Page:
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Controversy!NFLSports & Business

UPDATE: Eli Manning And His Father Weigh In On Jerseygate

A helmet from the 2008 Super Bowl, two from the 2012 Super Bowl, numerous jerseys, a complicit laundromat, Eli Manning, some elbow grease, and a New York Giants equipment manager. That’s what it takes to defraud sports gear dealers like Steiner Sports — a memorabilia company Manning is currently under contract with. Now he (and others inside and outside of the organization) are being sued for the rather serious-sounding misdeeds of “civil-racketeering, breach-of-contract, malicious-prosecution and trade-libel.”

Others have been duped by the faux-game-worn stuff as well, namely, a collector named Eric Inselberg and the Pro Football Hall of Fame. Yes, this is kinda a big deal if it’s true, and no, Peyton has refused to comment on it.

[NY Post] …the suit says Barry Barone, who has been the Giants’ dry cleaner since 1982, used his Rutherford, NJ, Park Cleaners store to beat up jerseys and other items at the behest of longtime locker-room manager Ed Wagner Jr.
In a 2001 incident, Wagner told Barone “to intentionally damage multiple jerseys to make them appear to have been game-worn when they had not been.”

Inselberg’s lawyer, Brian Brook, tells us that a criminal case was brought against his client in 2013, and subsequently dropped after the U.S. Attorney learned that witnesses lied on behalf of the Giants. Now it appears that there’s more hard evidence incriminating Eli and team equipment managers of doctoring non-game-worn apparel and selling it (under the pretense that it had, in fact, been worn in specific games).

[NY Post] [Eli] allegedly asked Joe Skiba for an old, beat-up game helmet — and then took the headgear, signed it, and put it on the market, “falsely claiming that it was a helmet used during his 2004 rookie season.”

…Included in the lawsuit is a 2008 e-mail exchange between Inselberg and Joe Skiba, in which Skiba appears to acknowledge he created fake game-worn gear at Manning’s request.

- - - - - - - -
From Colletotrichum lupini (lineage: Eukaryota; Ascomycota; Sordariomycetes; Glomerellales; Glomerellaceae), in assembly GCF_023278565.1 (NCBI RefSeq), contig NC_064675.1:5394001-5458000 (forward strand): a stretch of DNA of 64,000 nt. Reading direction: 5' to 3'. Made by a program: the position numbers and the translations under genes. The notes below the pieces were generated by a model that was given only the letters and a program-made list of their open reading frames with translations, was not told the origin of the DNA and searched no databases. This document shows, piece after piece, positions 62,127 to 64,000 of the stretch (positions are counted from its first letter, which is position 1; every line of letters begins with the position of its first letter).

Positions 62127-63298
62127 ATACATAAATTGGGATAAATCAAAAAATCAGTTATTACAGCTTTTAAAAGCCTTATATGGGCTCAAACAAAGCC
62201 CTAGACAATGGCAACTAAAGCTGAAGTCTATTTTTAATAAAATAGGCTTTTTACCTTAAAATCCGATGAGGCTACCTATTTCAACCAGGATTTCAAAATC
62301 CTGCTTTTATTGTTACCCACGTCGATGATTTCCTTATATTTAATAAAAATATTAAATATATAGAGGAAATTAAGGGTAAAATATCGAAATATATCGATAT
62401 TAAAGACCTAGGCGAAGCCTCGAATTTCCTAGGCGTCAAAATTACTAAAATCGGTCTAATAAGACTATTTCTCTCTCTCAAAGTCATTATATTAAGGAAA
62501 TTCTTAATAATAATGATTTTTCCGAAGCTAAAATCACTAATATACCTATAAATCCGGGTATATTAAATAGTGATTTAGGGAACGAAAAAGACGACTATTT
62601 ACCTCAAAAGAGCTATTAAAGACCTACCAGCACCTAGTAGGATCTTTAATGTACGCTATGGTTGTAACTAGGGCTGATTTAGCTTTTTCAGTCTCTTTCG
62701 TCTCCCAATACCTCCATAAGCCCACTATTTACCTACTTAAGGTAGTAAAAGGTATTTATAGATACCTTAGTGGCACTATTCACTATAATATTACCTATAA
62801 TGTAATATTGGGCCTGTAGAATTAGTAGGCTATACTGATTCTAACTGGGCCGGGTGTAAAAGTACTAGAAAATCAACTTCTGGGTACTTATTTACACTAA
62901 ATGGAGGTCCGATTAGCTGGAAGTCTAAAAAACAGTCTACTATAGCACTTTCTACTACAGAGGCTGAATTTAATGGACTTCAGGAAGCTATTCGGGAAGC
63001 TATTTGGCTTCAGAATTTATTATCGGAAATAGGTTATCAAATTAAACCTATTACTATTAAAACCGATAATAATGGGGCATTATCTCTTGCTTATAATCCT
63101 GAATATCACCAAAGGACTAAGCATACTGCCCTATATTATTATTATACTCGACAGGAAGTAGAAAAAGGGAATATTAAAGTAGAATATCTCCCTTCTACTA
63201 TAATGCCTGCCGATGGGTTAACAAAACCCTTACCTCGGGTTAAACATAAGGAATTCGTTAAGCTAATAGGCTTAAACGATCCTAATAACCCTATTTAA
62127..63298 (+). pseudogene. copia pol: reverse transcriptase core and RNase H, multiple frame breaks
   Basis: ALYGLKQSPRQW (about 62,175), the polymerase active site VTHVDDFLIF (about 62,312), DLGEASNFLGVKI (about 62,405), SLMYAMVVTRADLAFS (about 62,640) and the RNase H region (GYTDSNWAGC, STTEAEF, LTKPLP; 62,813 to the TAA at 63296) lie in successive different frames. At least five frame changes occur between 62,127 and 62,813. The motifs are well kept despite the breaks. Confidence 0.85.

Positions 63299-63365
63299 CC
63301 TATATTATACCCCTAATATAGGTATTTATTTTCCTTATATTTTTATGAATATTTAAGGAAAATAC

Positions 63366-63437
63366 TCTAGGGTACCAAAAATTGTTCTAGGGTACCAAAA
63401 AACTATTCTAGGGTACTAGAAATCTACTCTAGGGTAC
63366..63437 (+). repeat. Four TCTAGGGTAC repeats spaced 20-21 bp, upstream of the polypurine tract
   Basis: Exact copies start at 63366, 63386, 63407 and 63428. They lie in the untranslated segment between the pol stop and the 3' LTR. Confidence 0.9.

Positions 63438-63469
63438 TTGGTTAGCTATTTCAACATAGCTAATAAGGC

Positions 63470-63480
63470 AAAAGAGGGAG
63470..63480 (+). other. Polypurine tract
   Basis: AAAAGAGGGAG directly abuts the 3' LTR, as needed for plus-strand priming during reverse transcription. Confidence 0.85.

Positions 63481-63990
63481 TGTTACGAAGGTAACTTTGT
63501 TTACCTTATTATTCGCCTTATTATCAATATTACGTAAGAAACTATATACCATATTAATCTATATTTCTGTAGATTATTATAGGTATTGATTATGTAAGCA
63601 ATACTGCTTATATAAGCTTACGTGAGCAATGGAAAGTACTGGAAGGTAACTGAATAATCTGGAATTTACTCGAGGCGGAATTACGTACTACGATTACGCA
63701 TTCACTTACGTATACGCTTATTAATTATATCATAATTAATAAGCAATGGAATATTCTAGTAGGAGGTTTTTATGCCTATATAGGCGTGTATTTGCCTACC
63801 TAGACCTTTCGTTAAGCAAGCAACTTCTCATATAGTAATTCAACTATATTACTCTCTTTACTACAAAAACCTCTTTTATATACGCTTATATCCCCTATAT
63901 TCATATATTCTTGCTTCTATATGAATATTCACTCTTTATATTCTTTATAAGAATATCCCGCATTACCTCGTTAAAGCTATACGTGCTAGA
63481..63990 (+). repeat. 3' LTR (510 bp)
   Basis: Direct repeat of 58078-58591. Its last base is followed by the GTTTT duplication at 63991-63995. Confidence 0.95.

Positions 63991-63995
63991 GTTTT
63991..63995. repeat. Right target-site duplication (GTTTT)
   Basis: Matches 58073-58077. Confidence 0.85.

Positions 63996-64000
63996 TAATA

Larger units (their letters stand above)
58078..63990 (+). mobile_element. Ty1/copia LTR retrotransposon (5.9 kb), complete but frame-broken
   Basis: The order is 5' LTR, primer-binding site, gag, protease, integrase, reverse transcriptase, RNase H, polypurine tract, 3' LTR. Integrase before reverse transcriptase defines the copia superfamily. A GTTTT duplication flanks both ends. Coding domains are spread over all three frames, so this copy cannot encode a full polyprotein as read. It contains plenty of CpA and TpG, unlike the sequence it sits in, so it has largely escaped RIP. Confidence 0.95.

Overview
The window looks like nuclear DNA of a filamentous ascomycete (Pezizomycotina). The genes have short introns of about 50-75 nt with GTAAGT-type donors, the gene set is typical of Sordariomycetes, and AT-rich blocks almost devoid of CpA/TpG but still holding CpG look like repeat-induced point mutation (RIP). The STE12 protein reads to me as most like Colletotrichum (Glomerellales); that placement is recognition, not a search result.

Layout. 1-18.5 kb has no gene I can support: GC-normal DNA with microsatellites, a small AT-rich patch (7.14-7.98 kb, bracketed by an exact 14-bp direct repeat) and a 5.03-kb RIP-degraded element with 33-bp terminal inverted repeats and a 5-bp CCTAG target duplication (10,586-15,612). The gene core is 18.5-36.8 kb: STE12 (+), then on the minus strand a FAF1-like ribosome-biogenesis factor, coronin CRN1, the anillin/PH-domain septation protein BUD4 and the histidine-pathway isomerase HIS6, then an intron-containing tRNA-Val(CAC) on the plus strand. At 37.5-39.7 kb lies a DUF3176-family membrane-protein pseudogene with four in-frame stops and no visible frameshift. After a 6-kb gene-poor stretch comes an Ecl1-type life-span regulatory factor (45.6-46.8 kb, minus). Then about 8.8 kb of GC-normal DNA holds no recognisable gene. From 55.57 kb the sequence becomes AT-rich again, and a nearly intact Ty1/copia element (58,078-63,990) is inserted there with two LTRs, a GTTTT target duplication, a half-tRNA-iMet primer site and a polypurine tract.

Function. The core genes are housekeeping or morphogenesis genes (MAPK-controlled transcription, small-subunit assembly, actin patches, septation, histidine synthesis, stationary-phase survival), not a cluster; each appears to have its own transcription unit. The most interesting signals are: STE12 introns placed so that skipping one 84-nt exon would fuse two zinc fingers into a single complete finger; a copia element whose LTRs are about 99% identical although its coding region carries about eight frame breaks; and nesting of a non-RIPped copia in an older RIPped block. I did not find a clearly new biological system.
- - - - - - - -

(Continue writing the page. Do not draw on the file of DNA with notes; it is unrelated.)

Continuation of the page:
If indeed there is a paper trail linking Eli and the rest to the fraudulent sale of sports memorabilia, everyone involved could face serious compensatory penalties. If it turns out that the Giants lied to the FBI about the authenticity and amount of memorabilia they’ve sold to people like Inselberg over the years — which they are also being accused of — this could get ugly very fast for one of the most respected franchises in American sports.


Eli has commented through a statement released by the organization, while his father, Archie, weighed in on the matter rather frankly.

[Newsday] “The Giants told me [Eli] this suit is completely without merit and I have no reason to believe otherwise. The Giants are going to fight it and so will I”…

Their father, former NFL quarterback Archie Manning, said the news of the lawsuit came as “a bombshell” to Eli.
Earlier, appearing on Fox’s “Good Day NY,” Archie said: “Memorabilia has always been a little bit out of control, a lot of fraud there. . . . I just know about the Giants organization, what they’ve been like for a long, long time, and we tried to teach our children to do the right thing, so we’ll see what this is about, but I don’t think Eli or any of the Giants has purposely did anything wrong.”


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